The upper electrode 24 is formed across all the pixels 13 in the display area, and is connected to the common interconnect in the second interconnect part 36 by a contact hole (not shown) formed in the non-display area so that the upper electrode 24 can work as the common electrode. If the resistance of this upper electrode 24 becomes high, the potential of the upper electrode 24 working as the common electrode becomes unstable, which causes characteristic failures such as flicker and crosstalk. This causes the need to increase the thickness t0 of the upper electrode 24 in order to set the resistance of the upper electrode 24 equal to or lower than the predetermined value. However, in the liquid crystal display panel 10A of the first embodiment, the existence of the planarization insulating film 26A prevents the generation of steps in the first alignment film 27A even when the film thickness of the upper electrode 24 is increased.

As shown in FIGS. 1A and 1C, apertures are formed in an interconnect insulating film 38 covering routing interconnects 37, and the surfaces of the terminals 33 a in the driver terminal part 33 are exposed. Terminal surface parts 33 b are so formed as to cover the interconnect insulating film 38 and the exposed parts of the terminals 33 a in the same step as that for the lower electrode 21 or the upper electrode 24. The planarization insulating film 26A is so formed as to cover the interconnect insulating film 38 and the terminal surface parts 33 b, and apertures that each expose part of the terminal surface part 33 b are formed. The interconnect insulating film 38 may be formed by using the same material as that of the planarization insulating film 26A.

Second Embodiment

An example of the FFS-mode liquid crystal display panel is shown above as the liquid crystal display panel 10A of the first embodiment. Next, as an array substrate AR of a liquid crystal display panel 10B of a second embodiment, an example of the IPS-mode liquid crystal display panel will be described below with use of FIG. 5A. In FIG. 5A, diagrammatic representation is omitted regarding the configuration other than a common electrode 39B (equivalent to the first electrode or the second electrode of the present application), a pixel electrode 40B (equivalent to the second electrode or the first electrode of the present application), a planarization insulating film 26B, and a first alignment film 27B.

In the array substrate AR of the liquid crystal display panel 10B of the second embodiment, the common electrode 39B and the pixel electrode 40B for applying an electric field to the liquid crystal layer LC are formed on the same surface. The planarization insulating film 26B is so formed as to cover the common electrode 39B and the pixel electrode 40B. The planarization insulating film 26B planarizes irregularity arising due to the common electrode 39B and the pixel electrode 40B, and thus the surface of the planarization insulating film 26B is a flat surface free from irregularity. In the array substrate AR of the liquid crystal display panel 10B of the second embodiment, the first alignment film 27B is formed on the surface of the planarization insulating film 26B having this planarized surface.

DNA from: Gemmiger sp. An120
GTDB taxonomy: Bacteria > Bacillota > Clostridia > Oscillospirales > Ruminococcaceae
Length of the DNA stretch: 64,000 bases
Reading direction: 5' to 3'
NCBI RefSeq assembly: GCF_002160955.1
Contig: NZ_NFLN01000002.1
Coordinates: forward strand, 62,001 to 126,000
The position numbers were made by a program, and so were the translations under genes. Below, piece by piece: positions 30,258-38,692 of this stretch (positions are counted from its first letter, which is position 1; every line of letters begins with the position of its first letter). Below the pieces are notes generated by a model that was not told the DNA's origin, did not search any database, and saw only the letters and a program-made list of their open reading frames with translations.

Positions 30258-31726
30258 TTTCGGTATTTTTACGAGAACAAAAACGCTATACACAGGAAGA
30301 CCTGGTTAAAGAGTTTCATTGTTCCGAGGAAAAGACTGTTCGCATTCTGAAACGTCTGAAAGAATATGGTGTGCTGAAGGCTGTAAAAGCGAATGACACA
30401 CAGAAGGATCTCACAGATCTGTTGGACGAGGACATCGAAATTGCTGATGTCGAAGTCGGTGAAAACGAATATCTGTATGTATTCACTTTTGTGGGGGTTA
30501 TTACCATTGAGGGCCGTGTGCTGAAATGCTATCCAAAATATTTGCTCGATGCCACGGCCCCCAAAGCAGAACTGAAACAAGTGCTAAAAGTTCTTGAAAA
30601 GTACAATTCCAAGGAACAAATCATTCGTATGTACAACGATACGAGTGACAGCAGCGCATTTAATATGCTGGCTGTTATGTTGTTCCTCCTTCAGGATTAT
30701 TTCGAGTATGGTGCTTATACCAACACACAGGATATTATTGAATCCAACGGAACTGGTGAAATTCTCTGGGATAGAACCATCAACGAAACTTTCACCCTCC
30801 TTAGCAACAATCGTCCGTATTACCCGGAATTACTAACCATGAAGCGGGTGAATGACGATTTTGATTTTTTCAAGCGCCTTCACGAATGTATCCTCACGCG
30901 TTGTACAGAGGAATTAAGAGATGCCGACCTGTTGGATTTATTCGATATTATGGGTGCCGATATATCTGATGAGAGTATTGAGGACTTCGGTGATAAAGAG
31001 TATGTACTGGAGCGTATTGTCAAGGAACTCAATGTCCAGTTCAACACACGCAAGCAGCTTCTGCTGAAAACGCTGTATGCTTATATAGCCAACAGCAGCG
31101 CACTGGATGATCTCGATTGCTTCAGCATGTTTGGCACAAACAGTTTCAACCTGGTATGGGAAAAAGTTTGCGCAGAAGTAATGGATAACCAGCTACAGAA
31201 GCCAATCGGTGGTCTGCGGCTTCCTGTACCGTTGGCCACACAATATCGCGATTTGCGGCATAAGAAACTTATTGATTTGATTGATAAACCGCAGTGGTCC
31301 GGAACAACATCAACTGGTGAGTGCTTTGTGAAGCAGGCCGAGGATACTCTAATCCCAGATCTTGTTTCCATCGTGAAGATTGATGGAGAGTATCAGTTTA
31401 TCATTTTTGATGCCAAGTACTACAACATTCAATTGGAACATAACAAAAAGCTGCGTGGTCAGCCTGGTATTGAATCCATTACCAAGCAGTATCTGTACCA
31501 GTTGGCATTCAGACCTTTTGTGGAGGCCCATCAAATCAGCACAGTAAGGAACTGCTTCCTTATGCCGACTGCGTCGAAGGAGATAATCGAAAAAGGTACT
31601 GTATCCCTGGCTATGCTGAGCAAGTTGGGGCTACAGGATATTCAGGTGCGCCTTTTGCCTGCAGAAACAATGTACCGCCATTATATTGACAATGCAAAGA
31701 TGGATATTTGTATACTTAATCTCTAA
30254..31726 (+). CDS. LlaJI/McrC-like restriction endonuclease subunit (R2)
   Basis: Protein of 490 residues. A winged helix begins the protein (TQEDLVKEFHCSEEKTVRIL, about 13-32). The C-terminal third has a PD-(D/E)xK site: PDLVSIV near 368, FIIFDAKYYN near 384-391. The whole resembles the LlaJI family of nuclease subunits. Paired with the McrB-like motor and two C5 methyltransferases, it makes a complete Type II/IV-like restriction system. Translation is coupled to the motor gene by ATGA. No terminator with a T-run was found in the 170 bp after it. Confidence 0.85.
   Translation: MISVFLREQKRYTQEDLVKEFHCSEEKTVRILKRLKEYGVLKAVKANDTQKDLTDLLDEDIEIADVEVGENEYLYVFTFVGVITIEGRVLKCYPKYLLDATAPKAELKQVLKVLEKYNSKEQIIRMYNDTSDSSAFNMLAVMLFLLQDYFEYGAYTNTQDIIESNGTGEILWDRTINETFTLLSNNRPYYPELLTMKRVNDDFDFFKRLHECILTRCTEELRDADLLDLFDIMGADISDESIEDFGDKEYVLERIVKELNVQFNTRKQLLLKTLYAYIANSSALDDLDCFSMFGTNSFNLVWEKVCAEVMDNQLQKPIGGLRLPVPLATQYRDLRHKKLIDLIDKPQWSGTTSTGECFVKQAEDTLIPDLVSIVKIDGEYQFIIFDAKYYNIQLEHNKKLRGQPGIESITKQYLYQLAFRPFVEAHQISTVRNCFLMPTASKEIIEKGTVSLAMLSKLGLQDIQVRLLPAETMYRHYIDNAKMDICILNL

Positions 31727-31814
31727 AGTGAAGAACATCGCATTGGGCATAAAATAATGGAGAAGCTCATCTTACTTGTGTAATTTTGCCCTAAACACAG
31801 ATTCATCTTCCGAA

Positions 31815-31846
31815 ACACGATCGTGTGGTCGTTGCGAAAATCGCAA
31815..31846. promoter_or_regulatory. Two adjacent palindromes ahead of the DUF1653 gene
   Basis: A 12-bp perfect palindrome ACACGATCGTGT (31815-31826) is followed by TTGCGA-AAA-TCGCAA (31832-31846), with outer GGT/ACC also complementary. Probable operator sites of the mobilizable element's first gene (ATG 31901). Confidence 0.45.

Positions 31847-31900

Therefore, also in the array substrate AR of the liquid crystal display panel 10B of the second embodiment, because the surface of the first alignment film 27B is planarized, the following problems existing in the related-art examples are eliminated: difference in the thickness of the alignment film attributed to irregularity formed due to the common electrode and the pixel electrode; coating unevenness of the alignment film at the slope part of the step of the common electrode and the pixel electrode; and nonuniformity of rubbing treatment due to irregularity of the alignment film surface.

Third Embodiment

As the array substrate AR of the liquid crystal display panel 10B of the second embodiment, an example of the IPS-mode liquid crystal display panel in which the common electrode 39B and the pixel electrode 40B for applying an electric field to the liquid crystal layer LC are formed on the same surface is shown above. As an array substrate AR of a liquid crystal display panel 10C of a third embodiment, an example of the IPS-mode liquid crystal display panel in which a common electrode 39C and a pixel electrode 40C are formed on surfaces different from each other will be described below with use of FIG. 5B. In FIG. 5B, diagrammatic representation is omitted regarding the configuration other than an inter-electrode insulating film 23, a common electrode 39C (equivalent to the first electrode or the second electrode of the present application), a pixel electrode 40C (equivalent to the second electrode or the first electrode of the present application), a planarization insulating film 26C, and a first alignment film 27C.